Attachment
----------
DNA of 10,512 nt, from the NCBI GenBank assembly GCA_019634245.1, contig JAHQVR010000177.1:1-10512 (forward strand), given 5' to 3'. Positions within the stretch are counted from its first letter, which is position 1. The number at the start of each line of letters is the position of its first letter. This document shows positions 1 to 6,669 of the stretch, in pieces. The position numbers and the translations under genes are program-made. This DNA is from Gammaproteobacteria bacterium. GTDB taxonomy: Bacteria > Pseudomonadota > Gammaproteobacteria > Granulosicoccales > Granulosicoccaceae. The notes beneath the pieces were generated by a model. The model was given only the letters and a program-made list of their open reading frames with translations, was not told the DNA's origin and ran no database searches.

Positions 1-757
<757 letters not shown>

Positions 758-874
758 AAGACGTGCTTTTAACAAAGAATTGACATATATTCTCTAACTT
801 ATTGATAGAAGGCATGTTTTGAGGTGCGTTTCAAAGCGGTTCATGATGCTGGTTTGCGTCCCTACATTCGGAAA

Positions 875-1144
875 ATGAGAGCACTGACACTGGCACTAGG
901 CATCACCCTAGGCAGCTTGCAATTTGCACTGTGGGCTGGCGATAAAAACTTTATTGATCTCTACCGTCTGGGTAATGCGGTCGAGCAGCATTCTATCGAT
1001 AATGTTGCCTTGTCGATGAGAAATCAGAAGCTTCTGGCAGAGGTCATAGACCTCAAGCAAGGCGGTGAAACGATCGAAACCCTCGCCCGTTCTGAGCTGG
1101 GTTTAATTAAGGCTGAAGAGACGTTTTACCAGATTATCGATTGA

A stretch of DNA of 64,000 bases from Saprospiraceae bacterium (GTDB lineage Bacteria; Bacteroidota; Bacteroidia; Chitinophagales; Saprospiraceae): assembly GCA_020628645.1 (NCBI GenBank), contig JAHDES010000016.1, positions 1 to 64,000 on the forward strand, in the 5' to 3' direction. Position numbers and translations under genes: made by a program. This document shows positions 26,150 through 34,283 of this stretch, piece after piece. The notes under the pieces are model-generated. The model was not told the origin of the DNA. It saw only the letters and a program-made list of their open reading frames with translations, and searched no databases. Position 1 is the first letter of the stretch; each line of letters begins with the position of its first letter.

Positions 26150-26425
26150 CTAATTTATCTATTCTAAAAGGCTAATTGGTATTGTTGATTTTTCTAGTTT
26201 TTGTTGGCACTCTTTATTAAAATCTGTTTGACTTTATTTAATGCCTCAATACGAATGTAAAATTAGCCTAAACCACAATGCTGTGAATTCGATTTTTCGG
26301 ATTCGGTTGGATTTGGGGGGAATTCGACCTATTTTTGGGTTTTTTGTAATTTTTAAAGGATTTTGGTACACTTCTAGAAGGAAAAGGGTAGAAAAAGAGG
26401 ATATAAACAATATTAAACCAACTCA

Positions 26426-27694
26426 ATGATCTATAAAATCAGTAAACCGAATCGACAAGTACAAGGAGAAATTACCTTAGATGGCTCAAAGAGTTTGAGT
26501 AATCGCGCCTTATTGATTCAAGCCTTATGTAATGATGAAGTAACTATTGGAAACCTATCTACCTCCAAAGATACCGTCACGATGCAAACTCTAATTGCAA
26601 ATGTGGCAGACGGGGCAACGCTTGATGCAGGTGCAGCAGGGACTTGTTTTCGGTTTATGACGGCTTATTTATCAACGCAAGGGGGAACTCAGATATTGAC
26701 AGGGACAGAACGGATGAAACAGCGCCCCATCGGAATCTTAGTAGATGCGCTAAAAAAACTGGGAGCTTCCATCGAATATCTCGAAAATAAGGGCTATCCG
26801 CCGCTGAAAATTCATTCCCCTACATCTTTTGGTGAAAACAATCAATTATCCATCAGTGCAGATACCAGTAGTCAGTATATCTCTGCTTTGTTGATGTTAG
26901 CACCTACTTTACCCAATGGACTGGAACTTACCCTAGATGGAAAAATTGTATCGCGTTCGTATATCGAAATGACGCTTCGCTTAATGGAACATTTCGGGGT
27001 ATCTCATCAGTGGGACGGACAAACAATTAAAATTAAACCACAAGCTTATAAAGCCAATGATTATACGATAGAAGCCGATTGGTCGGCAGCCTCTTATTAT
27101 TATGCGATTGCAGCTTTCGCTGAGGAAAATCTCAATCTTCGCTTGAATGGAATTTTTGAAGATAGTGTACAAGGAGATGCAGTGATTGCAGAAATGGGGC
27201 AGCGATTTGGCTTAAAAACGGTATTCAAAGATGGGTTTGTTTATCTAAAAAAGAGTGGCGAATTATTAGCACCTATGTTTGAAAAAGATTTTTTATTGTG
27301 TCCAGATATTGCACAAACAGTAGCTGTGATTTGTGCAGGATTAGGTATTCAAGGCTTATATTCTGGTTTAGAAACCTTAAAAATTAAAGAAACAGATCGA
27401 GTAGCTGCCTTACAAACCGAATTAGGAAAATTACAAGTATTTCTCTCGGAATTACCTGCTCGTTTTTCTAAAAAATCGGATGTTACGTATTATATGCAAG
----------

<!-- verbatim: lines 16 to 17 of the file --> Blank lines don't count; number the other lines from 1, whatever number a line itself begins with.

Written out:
26301 ATTCGGTTGGATTTGGGGGGAATTCGACCTATTTTTGGGTTTTTTGTAATTTTTAAAGGATTTTGGTACACTTCTAGAAGGAAAAGGGTAGAAAAAGAGG
26401 ATATAAACAATATTAAACCAACTCA